Spring can be a tricky season, flavor-wise. The weather says winter’s done, but the farmer’s market begs to differ. Sure, there may be stalks of rhubarb and a smattering of strawberries, but the full-on bounty–pallets of berries, bins of stone fruit, and tables of melons–just isn’t here yet. This got me thinking about the signs of spring and how to bring the fresh feeling and bright color of the season to our menu. It got me thinking flowers–the early, vivid signals that the gray cold of winter is truly over. 

Not only do flowers symbolize this fleeting moment, but they also present a fun challenge. Because what do flowers taste like anyways? We explored the answer in our May Flowers Series, coming at colorful blossoms from different angles. For Pistachio w/ Saffron & Rose Water, I was inspired by my favorite Persian desserts. The intense flavors of rose water blend together transcendently with a classic pistachio ice cream. For good measure, we toss in house-baked saffron-laced mochi cake. The star of this flavor is the Kashmiri Saffron from our partners in spice at Diaspora Co. Their saffron has beautiful notes of honey, raisins, and almond, that shine in hunks of house made mochi cakes.  

Saffron is an incredible little flower that only blooms during a very short period of a few weeks from late October to early November. After lying dormant through the snowy winter, feasting on the melting snow through the spring, and slowly waking up as summer in the valley turns into a deep golden autumn, the most breathtaking little purple saffron flowers finally bloom–each flower only blooming three teeny tiny red stigmas!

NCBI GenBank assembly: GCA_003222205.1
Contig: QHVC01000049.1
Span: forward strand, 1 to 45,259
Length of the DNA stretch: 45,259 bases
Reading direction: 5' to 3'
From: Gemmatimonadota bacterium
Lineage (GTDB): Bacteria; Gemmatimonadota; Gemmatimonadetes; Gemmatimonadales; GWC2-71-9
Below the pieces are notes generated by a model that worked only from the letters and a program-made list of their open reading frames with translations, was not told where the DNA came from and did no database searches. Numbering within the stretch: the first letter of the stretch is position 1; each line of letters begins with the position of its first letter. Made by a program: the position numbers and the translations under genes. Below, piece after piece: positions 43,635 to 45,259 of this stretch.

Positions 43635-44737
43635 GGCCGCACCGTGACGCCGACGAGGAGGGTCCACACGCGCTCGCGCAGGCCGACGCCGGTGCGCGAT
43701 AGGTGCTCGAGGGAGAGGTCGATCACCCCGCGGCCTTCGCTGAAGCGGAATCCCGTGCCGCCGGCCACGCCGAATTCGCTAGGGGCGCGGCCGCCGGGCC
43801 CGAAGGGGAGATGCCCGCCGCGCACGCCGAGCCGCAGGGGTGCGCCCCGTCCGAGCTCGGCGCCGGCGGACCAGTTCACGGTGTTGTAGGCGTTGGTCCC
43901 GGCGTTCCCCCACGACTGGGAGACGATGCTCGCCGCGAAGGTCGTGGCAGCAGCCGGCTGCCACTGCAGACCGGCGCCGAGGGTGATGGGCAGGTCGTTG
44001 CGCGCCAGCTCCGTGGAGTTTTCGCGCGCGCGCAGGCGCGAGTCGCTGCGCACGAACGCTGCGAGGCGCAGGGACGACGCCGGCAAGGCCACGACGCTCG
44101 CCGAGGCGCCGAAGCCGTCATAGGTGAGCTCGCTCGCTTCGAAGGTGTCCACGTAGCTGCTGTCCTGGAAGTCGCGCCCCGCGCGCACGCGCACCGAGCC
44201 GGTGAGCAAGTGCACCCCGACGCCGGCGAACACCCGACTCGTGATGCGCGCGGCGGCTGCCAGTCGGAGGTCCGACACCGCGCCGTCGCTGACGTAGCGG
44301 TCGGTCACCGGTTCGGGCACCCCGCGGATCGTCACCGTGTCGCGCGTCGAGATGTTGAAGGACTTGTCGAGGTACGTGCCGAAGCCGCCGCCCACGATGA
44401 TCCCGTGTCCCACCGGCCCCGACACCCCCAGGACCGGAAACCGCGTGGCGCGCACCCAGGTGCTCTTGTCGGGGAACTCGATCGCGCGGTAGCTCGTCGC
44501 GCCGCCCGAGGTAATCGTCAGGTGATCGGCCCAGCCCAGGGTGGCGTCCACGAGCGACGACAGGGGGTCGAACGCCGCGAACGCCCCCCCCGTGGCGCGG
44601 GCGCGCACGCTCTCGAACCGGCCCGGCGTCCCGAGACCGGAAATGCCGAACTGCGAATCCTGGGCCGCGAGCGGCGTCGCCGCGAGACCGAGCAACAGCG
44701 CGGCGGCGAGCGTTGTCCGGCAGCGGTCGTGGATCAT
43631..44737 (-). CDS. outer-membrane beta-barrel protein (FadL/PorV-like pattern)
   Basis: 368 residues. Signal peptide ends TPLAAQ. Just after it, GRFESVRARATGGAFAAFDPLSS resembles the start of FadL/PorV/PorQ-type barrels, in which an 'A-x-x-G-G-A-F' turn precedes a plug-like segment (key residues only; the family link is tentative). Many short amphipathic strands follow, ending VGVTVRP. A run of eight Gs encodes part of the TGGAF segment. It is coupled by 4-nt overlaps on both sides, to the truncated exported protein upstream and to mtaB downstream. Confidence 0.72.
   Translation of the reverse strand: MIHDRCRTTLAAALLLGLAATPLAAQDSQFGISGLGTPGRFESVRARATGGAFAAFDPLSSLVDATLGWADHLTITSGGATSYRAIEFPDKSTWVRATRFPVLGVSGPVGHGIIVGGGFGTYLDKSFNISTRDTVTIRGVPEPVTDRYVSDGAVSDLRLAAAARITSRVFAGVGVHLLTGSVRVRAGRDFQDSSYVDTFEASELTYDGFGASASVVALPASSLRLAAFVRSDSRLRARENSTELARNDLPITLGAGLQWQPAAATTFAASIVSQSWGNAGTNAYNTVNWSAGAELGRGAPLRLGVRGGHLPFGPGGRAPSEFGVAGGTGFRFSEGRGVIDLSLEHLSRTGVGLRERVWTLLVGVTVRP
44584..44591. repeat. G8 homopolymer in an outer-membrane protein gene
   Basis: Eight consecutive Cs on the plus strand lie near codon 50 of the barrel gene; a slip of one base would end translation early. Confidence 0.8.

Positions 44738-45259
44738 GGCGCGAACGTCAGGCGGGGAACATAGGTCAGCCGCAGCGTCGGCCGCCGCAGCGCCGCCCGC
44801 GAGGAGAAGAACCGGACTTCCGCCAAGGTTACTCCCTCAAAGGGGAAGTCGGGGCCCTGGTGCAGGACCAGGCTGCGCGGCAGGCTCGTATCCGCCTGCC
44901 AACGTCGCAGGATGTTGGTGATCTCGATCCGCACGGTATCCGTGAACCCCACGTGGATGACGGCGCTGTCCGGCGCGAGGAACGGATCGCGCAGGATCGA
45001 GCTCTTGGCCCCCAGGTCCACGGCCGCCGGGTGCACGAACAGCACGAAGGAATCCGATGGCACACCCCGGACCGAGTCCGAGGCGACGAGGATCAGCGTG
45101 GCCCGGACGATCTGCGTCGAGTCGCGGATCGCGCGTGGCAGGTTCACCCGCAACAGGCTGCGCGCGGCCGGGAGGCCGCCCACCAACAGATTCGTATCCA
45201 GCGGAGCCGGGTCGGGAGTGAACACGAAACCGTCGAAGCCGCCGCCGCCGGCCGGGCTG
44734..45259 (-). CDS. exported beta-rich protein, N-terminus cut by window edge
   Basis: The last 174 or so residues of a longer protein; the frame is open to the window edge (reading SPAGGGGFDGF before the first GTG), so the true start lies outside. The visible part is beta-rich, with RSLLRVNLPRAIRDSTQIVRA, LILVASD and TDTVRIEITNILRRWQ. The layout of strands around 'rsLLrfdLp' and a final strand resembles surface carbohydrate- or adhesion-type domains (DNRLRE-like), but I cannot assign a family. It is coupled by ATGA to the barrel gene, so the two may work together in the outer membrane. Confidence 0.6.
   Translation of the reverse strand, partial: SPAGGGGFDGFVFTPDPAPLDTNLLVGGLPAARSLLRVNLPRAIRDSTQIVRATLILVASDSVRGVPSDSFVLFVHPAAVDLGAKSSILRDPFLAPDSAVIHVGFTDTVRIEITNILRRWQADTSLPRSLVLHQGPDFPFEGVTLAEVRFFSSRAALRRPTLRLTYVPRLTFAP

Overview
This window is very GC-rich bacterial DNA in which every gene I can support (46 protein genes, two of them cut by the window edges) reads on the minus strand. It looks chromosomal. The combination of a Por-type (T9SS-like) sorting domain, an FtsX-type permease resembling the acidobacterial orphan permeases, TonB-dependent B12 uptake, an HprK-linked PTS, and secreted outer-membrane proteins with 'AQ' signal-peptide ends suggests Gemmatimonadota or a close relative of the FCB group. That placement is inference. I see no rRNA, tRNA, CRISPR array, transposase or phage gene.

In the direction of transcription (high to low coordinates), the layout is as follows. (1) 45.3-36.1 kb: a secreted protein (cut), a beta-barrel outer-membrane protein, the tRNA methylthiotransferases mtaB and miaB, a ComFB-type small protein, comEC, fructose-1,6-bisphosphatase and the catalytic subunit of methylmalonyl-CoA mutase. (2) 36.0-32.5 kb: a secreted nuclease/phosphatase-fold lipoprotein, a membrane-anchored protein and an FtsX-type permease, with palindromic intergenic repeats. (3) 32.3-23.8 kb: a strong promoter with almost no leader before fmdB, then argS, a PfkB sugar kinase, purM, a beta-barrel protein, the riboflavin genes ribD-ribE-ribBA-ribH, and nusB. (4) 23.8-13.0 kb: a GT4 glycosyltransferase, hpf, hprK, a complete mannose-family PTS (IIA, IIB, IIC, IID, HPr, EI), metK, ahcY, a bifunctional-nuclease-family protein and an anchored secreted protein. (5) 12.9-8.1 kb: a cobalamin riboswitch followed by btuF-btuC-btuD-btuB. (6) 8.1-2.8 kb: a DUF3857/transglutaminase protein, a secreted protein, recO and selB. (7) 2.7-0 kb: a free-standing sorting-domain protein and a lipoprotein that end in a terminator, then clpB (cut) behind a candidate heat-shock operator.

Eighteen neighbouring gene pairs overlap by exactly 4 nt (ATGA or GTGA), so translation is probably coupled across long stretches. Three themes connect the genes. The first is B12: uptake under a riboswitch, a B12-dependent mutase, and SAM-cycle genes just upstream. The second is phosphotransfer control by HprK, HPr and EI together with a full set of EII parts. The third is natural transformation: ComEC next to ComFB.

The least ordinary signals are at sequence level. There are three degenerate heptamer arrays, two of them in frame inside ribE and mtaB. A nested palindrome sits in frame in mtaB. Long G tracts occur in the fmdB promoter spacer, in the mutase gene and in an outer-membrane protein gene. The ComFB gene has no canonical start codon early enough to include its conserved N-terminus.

Diaspora Co. works closely with farmers in India and Sri Lanka to ethically source the most delicious spices in the world. The Mir family has been growing saffron in the historic saffron growing district of Pampore for as far back as anyone can remember. The saffron is cultivated in the Karewas, a four million old land formation characterized by soft soil deposits that are particularly suited to growing saffron. Each saffron tin takes hundreds of flowers and 24+ hours of hand processing. Talk about a harvest of love. 

Learn more about our friends at Diaspora Co. here. Visit a local scoop shop to try our May Flower Series or order for nationwide shipping.